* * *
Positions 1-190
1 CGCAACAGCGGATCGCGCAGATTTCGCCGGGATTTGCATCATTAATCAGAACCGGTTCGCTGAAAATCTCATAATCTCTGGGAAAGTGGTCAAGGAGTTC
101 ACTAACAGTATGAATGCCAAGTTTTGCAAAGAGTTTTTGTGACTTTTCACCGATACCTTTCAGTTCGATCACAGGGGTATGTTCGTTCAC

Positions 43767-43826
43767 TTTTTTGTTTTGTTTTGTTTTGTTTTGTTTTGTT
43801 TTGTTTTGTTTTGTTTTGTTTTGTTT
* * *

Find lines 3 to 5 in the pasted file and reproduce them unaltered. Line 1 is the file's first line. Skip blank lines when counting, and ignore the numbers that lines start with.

101 ACTAACAGTATGAATGCCAAGTTTTGCAAAGAGTTTTTGTGACTTTTCACCGATACCTTTCAGTTCGATCACAGGGGTATGTTCGTTCAC

Positions 43767-43826
43767 TTTTTTGTTTTGTTTTGTTTTGTTTTGTTTTGTT